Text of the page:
Yellen Suggests Equilibrium Real Rate for Overnight Money is Zero

The most interesting tidbit to me in Janet Yellen’s post-FOMC press conference yesterday was when she was discussing the neutral real rate of interest (net of inflation) for an American economy running at trend growth near full employment.  She cited that there is some research that suggests that that rate is now zero percent.  Now think about that for a moment.  What she is saying is that there is no time value to money on short time scales.  Just a few short years ago the Fed itself had Fed Funds at 5 and 6% when stated inflation was running in the 2-3% range so representing an equilibrium real rate of around 2%.

She then actually went on to describe the reasons why it is so and that these reasons are durable.  Those are the two biggies which are rarely mentioned by the academicians though they are the two most important items on the intellectual scene; the demographic nightmare staring the developed world in the face and the poor showing for productivity in recent quarters and years.  I recently attended a talk by Jim Paulsen of Wells Fargo in which he theorized that productivity is not as low as reported.  Recall that productivity is a derivative quantity that falls out once you account for output and its labor inputs.  His theory was that output was higher than stated so productivity would then also be higher than reported.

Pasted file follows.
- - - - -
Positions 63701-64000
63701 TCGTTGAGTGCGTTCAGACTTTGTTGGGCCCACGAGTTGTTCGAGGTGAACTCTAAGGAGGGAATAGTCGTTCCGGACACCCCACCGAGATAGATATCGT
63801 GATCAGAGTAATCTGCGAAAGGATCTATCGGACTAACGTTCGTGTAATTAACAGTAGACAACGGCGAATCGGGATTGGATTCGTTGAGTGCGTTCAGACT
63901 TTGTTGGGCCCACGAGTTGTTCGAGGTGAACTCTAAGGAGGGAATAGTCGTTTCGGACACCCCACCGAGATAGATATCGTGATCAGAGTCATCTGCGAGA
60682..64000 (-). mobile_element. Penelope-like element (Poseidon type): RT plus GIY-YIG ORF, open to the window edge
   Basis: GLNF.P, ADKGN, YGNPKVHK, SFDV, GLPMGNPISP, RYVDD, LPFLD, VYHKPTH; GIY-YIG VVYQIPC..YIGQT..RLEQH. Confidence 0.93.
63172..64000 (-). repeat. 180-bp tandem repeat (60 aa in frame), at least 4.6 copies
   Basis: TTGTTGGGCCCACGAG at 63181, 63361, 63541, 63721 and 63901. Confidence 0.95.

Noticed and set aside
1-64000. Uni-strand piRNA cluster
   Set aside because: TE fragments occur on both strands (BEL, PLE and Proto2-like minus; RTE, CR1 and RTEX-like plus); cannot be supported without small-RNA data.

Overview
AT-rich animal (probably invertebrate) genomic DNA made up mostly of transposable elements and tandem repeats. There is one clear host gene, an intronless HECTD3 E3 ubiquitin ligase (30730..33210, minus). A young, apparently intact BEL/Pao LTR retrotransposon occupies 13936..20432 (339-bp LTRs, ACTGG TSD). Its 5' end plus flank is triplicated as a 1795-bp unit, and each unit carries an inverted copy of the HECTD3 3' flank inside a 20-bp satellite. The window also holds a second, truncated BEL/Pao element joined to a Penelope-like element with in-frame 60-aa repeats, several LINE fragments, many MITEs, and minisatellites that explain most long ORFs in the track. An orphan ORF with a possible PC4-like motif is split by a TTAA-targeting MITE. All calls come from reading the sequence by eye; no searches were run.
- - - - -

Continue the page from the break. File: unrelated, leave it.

But there is a second possibility, which has been talked about by Jeff Snider of Alhambra Capital in his writings at Seeking Alpha, and this is that labor has been overstated thus leading to an understatement of productivity.  I would buy that argument if for no other reason than the composition of labor has tilted toward part time work, partly at least due to Obamacare.  But then again, withholding taxes reported by the US Treasury have supposedly been very high and rising until the start of 2016 so there is some good evidence for a strong labor market prior to 2016, notwithstanding the tremendous drop in the number of those in the labor force.  I have yet to see anybody come forward with an argument how such taxes can be high but the labor market strength overstated.  It remains a conundrum as does so much else about the economy in the aftermath of the GFC.

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